When the European Parliament passed a resolution in December of last year strongly condemning the large-scale incarceration of Uighurs in the Xinjiang Uyghur Autonomous Region (XUAR) in northwestern China, it was seen by rights group as the economic bloc’s laying out of a blueprint for action against Beijing should it not stop its harsh treatment of the Muslim minority group.
At the time the resolution was passed, the Munich-based World Uighur Congress (WUC) called it “a turning point in the EU’s attitude and position on the crisis in East Turkestan,” the name by which many Uighurs refer to Xinjiang.
The resolution gives the EU a mandate to take concrete measures by allowing the adoption of targeted sanctions and asset freezes against Chinese officials responsible for the repression and mass detentions in Xinjiang where more than 10 million Uyghur and other Turkic Muslims live.
“While the EU has been among the loudest voices calling for the camps to be closed, it had yet to take strong and concrete action to realize this goal,” the WUC said in a statement.
Though it could take months before the EU as a whole moves to implement specific measures against China, rights groups say they have high expectations that something will occur soon.
The resolution notes the rapid deterioration of the situation in Xinjiang during the last few years with the mass internment of up to 2 million people, intrusive digital surveillance, political indoctrination, and forced cultural assimilation.
It calls on the Chinese government to immediately shut down the detention centres, unconditionally release detainees, and give independent journalists and international observers unfettered access to the region.
“It’s just one step in the larger process of getting the European Union to take further action,” said Ryan Barry, WUC’s project coordinator and researcher. “It gives the EU a mandate to take some very concrete measures, including suggestions to take sanctions, which is something we’ve been calling for a long time.”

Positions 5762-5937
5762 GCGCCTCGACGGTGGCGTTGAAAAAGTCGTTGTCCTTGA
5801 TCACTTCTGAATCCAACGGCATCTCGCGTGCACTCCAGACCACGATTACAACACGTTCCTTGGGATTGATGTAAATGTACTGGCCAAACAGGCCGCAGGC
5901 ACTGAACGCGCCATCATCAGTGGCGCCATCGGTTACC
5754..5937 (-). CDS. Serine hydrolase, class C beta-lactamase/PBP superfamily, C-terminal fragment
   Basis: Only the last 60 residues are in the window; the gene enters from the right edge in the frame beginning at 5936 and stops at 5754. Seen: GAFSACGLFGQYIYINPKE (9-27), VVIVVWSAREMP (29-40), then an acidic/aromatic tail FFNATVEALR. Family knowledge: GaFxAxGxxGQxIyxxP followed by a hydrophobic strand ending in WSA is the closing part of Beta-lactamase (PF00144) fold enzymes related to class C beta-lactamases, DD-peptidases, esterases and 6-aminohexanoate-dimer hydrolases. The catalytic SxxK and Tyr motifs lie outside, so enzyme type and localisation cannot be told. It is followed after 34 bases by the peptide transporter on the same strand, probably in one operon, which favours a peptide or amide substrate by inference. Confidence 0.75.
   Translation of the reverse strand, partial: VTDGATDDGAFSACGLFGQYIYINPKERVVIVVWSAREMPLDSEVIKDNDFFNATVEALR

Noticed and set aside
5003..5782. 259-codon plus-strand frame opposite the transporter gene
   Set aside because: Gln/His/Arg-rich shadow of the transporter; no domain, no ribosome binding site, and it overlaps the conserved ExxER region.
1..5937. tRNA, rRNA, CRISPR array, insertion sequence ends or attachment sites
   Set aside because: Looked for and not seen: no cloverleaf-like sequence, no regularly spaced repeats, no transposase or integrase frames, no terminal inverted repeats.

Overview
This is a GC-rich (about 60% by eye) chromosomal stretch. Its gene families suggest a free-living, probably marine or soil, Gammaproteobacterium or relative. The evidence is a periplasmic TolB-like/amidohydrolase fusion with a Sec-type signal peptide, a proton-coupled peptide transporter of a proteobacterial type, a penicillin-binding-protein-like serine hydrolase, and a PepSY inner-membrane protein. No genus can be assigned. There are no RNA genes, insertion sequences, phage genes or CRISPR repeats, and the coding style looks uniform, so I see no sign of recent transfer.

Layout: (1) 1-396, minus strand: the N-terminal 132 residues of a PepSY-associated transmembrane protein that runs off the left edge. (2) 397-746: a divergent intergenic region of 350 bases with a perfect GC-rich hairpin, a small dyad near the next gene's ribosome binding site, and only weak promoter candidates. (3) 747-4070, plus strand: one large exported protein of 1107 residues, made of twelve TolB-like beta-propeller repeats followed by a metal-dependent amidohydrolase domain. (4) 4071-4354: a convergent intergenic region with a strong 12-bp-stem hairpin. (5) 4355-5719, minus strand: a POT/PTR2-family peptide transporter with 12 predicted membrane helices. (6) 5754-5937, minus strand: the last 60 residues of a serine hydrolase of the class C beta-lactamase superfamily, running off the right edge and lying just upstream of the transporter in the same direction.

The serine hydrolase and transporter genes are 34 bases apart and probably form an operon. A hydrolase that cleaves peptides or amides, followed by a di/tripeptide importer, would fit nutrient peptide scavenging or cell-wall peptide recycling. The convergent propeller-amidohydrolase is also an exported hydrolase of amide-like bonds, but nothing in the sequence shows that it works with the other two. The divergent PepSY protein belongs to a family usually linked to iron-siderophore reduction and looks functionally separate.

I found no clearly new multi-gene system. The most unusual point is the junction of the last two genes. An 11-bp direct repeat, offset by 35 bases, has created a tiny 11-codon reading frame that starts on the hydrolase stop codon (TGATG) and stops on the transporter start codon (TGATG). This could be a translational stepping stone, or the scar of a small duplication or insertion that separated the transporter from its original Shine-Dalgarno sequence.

The December 2019 resolution is the third such measure to be passed by EU lawmakers in the last 18 months to address the Uighur crisis and demonstrate the body’s resolve to take substantial action to stop China from violating human rights in Xinjiang.
Going beyond the other two measures, the new resolution calls on EU companies to monitor their involvement in the Uighur region to ensure they are not complicit in or responsible for crimes against humanity taking place there, Barry said.
Others indicate an urgency for concrete action because they say China may not take the December resolution or other measures seriously. So far, the situation in Xinjiang, where authorities are believed to have held 1.8 million Uighurs and other Muslim minorities since April 2017, hasn’t changed.
“The resolutions may be ignored, but the EU has to be ready to follow up and impose necessary actions/measures in accordance with international law,” Bahtiyar Omer, chairman of the Norwegian Uighur Committee, wrote in an email to RFA. “We cannot stop fighting for basic and universal values just because China might ignore it.”
Gheyur Qurban, WUC’s Berlin-based youth committee director, told RFA in 2019 that China believes it can afford to ignore accountability on the Uighur crisis because of its economic superpower status.
Rights groups say that pressure must be sustained on bodies like the EU to keep the Uighur crisis out in front so that lawmakers and others will decide to implement concrete measures against China sooner rather than later, but challenges remain.
Ralph Bunche, general-secretary of the Brussels-based Unrepresented Nations and Peoples Organization (UNPO), notes that unlike the Uighur Human Rights Policy Act, a legally binding measure passed by the U.S. House of Representatives in December 2019, the EU Parliament’s latest resolution is a nonbinding statement that is asking EU institutions to act.
The Uighur Human Rights Policy Act, which still must clear the U.S. Senate, requires President Donald Trump to condemn Chinese abuses in Xinjiang and call for the closure of mass detention facilities.
The passage of the act by the House was followed by calls from U.S. lawmakers for Global Magnitsky Act sanctions against Xinjiang Party Secretary Chen Quanguo, the architect of the internment policy, and other Chinese officials, and for efforts to prevent U.S. companies from buying Chinese products made with forced labour in the Xinjiang camps. (Source: FRA)